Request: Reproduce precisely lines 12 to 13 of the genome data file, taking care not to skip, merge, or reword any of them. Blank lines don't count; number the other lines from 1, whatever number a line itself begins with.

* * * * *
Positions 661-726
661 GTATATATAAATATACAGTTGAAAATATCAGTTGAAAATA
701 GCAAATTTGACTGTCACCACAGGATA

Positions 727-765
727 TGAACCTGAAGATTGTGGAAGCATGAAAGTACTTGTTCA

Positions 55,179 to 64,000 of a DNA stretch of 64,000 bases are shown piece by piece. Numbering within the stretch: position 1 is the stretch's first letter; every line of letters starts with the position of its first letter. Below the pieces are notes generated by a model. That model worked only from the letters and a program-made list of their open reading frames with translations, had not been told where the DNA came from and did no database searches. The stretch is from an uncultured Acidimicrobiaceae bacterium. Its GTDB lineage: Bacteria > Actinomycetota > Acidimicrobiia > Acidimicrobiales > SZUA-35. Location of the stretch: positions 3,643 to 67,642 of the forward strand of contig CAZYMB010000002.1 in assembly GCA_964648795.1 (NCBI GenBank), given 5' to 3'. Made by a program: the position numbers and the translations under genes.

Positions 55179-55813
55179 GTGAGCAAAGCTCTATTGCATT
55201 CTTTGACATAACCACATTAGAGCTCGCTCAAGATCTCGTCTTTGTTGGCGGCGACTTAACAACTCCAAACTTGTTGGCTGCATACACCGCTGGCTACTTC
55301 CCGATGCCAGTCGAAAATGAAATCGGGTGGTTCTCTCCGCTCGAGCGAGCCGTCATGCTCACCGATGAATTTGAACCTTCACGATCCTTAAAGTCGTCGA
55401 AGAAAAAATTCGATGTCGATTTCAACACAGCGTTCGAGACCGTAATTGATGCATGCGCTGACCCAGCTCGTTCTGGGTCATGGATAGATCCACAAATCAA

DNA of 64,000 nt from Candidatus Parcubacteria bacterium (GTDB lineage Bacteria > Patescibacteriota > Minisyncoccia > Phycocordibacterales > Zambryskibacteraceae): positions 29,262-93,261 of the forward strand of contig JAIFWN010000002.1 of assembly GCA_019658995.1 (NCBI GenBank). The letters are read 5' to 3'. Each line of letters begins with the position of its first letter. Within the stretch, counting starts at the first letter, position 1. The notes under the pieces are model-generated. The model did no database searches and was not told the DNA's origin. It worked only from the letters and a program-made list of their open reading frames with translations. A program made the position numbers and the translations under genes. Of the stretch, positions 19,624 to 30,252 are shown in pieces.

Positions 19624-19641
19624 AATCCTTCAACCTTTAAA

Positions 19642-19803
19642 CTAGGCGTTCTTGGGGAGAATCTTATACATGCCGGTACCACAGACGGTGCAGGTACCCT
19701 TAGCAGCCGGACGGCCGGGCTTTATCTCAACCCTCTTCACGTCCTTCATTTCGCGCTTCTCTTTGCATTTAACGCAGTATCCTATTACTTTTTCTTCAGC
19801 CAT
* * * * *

DNA of 64,000 nt from Candidatus Parcubacteria bacterium (GTDB lineage Bacteria > Patescibacteriota > Minisyncoccia > Phycocordibacterales > Zambryskibacteraceae): positions 29,262-93,261 of the forward strand of contig JAIFWN010000002.1 of assembly GCA_019658995.1 (NCBI GenBank). The letters are read 5' to 3'. Each line of letters begins with the position of its first letter. Within the stretch, counting starts at the first letter, position 1. The notes under the pieces are model-generated. The model did no database searches and was not told the DNA's origin. It worked only from the letters and a program-made list of their open reading frames with translations. A program made the position numbers and the translations under genes. Of the stretch, positions 19,624 to 30,252 are shown in pieces.

Positions 19624-19641